Moral Evil and the Existence of God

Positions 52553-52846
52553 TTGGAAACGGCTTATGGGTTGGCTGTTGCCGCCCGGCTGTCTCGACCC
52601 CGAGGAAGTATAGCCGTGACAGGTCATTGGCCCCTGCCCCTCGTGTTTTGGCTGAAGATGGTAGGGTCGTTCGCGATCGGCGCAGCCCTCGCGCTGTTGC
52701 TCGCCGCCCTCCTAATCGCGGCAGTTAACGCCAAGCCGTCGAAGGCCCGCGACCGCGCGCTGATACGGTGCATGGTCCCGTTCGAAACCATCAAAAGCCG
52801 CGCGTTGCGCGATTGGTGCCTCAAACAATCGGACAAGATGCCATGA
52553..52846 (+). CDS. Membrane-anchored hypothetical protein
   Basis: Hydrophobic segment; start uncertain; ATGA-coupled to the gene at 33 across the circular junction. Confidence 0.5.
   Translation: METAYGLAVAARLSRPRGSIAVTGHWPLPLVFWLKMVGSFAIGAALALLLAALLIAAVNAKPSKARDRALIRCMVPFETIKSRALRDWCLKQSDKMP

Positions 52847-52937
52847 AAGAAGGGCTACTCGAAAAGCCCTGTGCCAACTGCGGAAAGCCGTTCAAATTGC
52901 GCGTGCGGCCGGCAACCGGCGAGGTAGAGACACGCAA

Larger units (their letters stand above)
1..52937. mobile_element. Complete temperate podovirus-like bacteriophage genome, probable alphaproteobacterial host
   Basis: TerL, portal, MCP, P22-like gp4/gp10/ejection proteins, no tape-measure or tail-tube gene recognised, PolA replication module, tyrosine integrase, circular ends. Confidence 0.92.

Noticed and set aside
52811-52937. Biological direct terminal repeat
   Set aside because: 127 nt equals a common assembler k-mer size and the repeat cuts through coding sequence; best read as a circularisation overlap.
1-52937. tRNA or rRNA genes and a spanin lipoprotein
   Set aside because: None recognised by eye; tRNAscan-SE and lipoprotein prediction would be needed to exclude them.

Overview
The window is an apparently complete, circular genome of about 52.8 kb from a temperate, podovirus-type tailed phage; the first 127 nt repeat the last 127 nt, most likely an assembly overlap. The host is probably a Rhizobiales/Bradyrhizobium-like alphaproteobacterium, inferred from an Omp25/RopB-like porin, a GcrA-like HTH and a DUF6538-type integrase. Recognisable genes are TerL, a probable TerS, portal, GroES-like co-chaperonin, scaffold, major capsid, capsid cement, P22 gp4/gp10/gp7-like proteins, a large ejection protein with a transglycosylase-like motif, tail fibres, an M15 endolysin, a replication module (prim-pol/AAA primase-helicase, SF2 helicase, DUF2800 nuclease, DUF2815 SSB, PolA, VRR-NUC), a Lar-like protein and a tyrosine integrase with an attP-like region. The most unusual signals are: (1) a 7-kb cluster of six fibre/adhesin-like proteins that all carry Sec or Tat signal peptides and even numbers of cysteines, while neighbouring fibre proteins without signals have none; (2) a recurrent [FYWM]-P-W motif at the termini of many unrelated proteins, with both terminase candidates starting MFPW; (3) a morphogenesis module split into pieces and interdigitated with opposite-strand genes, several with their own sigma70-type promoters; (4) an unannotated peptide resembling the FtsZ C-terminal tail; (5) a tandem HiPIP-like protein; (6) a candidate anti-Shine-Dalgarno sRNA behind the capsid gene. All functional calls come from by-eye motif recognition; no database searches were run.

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Why God Allows Evil I. Introduction: An approach to explain why an all-good God tolerates the existence of evils. A. Theodicy: A vindication of God’s goodness and justice in the face of the existence of evil. This is the basis Swinburne uses in justifying his reasoning on the possible co-existence of both God and Evil. B. Swinburne claims that if there is a God, the occurrence of evils is to be expected. C. If the theist cannot explain why the co-existence of God and Evil is possible, then his belief in God is not rational. II. Moral Evil: Any evil doing that does harms to others and is done by humans with intents. A. Based on the theodical “free-will defense,” it is possible for a God to possess the properties of being “benevolent, omnipotent, and omniscient” while at the same time allowing the existence of evils; therefore, the two should not be contradictory. B. Set aside all the legislative, judicial and government regulatory systems, it is an indisputable fact that the all-loving God has given us, humans, free-will, which is defined as a “free and responsible choice” by Swinburne. The “choice” here represents a decision between good and evil, which implies that there is always an inevitable non-predetermined possibility (of either evil or good or both), which may substantially harm or (and) benefit the others, the initiator (one who makes the choice), and perhaps, the world, that comes with this privileged free-will. C. Taking it literally, the word “free-will” means a discretion that is free-of-restraints. Since God has presented us free-will and if he monitors every action we make and prevents us from doing anything evil, what is free about this “free-will”? Consequently, let us be reminded that if God does not allow evil, there will be no rationalities in such a “free-will.” D. In addition, the significance of free-will is itself
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